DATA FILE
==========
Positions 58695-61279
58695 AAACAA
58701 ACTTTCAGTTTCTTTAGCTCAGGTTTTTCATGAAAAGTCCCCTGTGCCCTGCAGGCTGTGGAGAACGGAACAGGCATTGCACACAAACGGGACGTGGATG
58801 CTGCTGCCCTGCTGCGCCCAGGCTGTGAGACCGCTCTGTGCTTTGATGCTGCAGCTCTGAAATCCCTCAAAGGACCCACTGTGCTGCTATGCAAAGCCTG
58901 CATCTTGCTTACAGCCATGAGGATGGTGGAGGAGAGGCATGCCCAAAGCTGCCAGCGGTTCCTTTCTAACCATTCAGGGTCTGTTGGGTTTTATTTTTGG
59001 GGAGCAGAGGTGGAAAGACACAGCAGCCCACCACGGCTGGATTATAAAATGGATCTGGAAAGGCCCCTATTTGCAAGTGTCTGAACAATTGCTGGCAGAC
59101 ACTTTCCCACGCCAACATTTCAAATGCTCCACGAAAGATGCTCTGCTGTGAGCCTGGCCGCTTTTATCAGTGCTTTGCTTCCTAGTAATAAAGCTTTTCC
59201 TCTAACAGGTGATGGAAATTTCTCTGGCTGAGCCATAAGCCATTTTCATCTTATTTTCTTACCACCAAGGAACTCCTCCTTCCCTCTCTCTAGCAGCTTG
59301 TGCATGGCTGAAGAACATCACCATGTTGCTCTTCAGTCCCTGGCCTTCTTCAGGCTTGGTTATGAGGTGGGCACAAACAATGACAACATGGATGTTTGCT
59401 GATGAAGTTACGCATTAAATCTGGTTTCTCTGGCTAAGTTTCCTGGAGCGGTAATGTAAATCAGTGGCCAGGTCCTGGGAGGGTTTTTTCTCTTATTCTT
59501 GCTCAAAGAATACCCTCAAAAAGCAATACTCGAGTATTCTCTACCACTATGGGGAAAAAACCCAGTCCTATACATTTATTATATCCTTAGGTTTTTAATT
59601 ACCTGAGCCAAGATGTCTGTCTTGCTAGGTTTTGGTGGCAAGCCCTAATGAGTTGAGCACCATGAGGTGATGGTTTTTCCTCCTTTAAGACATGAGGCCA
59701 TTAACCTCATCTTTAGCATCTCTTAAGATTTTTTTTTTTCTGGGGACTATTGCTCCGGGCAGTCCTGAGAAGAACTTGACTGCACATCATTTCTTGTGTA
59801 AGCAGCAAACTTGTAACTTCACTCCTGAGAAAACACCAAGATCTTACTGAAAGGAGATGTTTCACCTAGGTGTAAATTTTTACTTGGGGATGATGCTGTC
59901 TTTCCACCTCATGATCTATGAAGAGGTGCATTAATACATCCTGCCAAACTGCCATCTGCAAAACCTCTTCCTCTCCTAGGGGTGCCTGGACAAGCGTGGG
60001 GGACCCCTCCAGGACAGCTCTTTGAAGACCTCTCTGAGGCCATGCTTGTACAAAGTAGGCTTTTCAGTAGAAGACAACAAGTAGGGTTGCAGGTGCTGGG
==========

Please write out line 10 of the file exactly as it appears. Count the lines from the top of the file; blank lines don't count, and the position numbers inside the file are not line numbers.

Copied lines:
59401 GATGAAGTTACGCATTAAATCTGGTTTCTCTGGCTAAGTTTCCTGGAGCGGTAATGTAAATCAGTGGCCAGGTCCTGGGAGGGTTTTTTCTCTTATTCTT